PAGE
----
Aggression in correctional and psychiatric settings is relatively common and has a negative effect on physical and mental health both among inmates/clients and staff, as well as organizational-level functioning. The aim of the present study was to critically review the evidence on the effectiveness of nutritional supplements in reducing aggression and violence to contribute to a better understanding of options available for managing aggressive behaviors in adults. The EMBASE, MEDLINE, PsycINFO, Cochrane Library, and PubMed databases were searched for effectiveness studies published in English anytime up until March 2020. Study quality was assessed using the Mixed Methods Appraisal Tool. Altogether, 14 studies met inclusion criteria; 2 investigated micronutrients, 10 examined macronutrients, while further 2 examined a combination of micro and macronutrients. Out of the 14 studies, 5 reported a beneficial effect of nutritional supplementation (omega-3 fatty acids, vitamins/minerals, S-adenosyl-l-methionine, or tryptophan). Five studies did not report a significant beneficial effect of nutritional supplementation (omega-3 fatty acids, folic acid, tryptophan, broad range supplement containing vitamins and fatty acids, and fatty acids in augmentation with valproic acid), while four studies reported mixed effects (on l-tryptophan, broad-range micronutrient formula, folic acid, and omega-3 fatty acids). The results overall indicated that research in this area is in its infancy: very few studies examined the same composition of nutritional supplementation and when they did so the results were contradictory. The methodological shortcoming of existing studies and directions for future research are discussed to facilitate high-quality research in this evolving area of nutritional psychiatry.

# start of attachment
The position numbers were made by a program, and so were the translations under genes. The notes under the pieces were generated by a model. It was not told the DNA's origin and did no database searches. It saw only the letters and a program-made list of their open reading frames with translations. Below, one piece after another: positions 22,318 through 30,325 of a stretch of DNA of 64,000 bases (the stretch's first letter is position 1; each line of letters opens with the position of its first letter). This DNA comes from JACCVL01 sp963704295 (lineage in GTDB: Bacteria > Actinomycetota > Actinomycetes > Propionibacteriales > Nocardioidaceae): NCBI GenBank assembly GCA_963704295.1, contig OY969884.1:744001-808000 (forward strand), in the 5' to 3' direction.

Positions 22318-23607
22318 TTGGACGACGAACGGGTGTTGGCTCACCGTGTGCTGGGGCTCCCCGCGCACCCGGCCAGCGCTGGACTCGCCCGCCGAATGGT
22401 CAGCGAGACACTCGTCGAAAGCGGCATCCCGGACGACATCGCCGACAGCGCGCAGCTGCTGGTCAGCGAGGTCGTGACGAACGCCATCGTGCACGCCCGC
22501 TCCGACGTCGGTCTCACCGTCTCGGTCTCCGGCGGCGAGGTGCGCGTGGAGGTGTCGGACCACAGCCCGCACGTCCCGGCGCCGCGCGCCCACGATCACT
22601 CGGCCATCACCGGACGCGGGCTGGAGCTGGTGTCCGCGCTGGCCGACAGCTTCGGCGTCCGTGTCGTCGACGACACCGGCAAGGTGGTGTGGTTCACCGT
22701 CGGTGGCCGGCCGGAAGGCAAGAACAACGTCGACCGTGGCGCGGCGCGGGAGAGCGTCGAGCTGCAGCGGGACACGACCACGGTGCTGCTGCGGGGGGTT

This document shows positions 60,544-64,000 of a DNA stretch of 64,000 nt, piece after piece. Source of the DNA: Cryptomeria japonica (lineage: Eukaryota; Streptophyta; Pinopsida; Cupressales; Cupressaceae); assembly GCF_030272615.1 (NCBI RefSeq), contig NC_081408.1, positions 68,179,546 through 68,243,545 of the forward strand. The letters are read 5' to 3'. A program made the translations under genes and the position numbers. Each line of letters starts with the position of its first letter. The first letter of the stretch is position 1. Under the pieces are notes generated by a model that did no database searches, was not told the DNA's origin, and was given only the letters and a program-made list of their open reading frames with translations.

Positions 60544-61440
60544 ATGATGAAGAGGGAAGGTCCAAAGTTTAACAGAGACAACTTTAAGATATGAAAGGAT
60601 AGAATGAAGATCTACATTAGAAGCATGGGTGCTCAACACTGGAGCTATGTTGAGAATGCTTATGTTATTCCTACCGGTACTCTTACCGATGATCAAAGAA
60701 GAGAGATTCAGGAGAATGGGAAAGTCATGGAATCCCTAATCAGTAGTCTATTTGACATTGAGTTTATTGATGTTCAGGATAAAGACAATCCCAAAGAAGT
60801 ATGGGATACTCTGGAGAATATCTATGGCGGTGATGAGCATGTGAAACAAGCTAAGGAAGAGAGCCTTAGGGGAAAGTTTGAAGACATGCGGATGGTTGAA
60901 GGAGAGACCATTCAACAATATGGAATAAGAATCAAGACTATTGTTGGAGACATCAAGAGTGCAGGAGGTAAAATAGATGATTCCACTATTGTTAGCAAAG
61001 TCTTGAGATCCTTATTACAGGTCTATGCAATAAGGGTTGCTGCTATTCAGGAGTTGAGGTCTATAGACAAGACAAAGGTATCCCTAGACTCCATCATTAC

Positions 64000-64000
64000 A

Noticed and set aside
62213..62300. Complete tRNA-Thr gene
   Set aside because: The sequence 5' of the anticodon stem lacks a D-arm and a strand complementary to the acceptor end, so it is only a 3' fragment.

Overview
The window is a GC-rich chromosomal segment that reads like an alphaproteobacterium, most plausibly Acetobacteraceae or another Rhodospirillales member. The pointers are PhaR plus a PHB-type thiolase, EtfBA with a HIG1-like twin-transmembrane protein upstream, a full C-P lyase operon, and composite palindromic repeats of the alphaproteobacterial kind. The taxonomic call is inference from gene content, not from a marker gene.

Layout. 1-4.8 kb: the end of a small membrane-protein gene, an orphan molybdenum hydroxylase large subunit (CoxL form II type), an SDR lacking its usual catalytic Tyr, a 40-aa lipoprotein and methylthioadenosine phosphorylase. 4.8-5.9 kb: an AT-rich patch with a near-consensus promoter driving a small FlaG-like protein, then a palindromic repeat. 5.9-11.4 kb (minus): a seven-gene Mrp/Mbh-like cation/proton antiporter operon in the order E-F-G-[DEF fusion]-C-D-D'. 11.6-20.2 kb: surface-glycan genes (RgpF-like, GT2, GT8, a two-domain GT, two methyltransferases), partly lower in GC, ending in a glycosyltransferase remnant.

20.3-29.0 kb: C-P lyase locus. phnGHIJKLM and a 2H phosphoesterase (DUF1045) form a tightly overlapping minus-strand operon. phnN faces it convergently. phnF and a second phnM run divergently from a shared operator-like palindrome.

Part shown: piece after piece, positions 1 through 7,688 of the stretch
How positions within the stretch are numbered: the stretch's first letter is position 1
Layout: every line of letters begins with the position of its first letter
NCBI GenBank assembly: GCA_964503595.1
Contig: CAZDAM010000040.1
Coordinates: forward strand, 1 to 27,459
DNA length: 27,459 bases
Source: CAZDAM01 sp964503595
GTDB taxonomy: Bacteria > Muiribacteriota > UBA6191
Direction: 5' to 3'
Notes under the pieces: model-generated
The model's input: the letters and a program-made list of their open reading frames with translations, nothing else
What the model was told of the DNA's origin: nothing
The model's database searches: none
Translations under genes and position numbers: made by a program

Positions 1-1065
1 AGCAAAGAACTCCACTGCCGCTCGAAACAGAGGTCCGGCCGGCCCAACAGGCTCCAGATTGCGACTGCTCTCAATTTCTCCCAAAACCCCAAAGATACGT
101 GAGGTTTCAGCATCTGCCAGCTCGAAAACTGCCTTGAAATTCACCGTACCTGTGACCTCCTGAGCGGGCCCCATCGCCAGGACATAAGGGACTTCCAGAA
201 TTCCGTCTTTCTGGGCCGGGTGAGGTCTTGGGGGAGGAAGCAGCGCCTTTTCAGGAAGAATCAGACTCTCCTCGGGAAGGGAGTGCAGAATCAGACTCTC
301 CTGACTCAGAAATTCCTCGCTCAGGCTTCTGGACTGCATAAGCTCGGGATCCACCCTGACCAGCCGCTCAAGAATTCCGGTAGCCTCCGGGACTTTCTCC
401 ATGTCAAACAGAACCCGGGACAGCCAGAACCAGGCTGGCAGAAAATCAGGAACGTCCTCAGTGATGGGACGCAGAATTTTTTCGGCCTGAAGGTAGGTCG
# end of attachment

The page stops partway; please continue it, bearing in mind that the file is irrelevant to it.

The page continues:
Keywords: aggression; macronutrient; micronutrient; nutritional supplementation; violence.
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